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Saturday, May 21, 2016

21st Century Essentials: The Dreamers (2003)

Director: Bernardo Bertolucci
Starring: Michael Pitt, Eva Green, Louis Garrel
Country: United Kingdom/France/Italy

Bernardo Bertolucci's The Dreamers is a fever dream of intertwined passions. It is (famously) about sex, but it is also about art (specifically, intensely, vocally about film) and about politics, and about the heady set of circumstances in which all three collide. Tinged with nostalgia and regret, unfolding alternately with impish delight and crushing anguish, and always with a hazy restlessness, The Dreamers is a visually striking piece of work and, one might argue, a deceptively simple one. You watch it for the first time and it feels like it just washes over you, a collection of engaging and sometimes lurid images, but you find afterwards that it stays alive within you and visiting it again, be it immediately or years later, it reveals more depths than you might have originally given it credit for.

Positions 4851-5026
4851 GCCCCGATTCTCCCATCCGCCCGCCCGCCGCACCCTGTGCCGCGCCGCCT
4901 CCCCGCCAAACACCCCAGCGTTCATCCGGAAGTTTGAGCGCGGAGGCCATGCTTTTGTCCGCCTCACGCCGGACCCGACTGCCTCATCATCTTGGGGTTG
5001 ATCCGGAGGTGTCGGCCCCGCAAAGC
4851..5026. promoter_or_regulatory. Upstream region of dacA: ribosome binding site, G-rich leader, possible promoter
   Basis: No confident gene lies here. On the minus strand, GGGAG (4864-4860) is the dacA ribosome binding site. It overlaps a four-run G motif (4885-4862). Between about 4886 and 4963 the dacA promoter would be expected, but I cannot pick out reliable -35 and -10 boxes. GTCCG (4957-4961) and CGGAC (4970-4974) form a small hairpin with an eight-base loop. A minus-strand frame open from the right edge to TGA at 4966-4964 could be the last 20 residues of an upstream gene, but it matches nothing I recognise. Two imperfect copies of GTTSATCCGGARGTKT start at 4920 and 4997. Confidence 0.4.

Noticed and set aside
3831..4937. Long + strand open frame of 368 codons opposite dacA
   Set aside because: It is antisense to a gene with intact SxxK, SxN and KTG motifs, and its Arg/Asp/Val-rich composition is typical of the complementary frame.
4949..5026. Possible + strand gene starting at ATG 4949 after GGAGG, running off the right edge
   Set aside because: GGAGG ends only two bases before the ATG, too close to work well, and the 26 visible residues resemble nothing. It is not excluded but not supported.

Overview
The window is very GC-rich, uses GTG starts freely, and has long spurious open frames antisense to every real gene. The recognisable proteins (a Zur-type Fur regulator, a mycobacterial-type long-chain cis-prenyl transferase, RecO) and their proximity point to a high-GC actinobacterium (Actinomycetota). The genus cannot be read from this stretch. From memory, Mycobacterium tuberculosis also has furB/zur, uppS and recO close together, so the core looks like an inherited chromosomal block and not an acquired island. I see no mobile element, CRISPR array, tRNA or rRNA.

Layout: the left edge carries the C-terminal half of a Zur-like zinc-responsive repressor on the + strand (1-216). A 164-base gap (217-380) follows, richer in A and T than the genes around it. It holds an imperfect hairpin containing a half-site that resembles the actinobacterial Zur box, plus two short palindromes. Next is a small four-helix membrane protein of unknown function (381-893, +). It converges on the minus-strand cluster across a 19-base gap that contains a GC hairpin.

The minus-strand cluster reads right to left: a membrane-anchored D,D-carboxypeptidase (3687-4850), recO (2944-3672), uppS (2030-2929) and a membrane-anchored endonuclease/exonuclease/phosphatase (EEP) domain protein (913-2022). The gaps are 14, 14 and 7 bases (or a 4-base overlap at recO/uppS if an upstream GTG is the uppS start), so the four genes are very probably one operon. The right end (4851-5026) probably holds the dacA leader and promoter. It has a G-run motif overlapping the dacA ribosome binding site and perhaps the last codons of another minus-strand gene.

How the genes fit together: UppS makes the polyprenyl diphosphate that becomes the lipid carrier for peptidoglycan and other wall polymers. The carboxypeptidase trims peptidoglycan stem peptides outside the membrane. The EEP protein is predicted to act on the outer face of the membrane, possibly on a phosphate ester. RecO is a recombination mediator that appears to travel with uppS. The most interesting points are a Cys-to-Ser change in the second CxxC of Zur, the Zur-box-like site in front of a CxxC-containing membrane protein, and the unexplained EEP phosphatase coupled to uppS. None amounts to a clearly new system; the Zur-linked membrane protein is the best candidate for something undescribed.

The year is 1968 and Matthew (Michael Pitt), an American college student, has come to Paris to study and, it is implied, to avoid the Vietnam draft. He quickly becomes absorbed in the city's obsessive film community where he meets Isabelle (Eva Green) and Theo (Louis Garrel), twins who love movies as much as he does and who, to his surprise, decide to make room for him in the tight-knit group of which they are the only members. When their parents go away on holiday, Theo and Isabelle invite Matthew to move into their family's spacious apartment, where the three spend most of their time talking about movies and the twins introduce Matthew to a favorite game of theirs: one enacts a scene from a film and, if the other cannot guess the title, he or she must perform a task in forfeit, one which is sexual in nature. Despite his initial reluctance, Matthew is drawn in, but the introduction of a third to the relationship inevitably upsets the balance, bringing more heartbreak than happiness.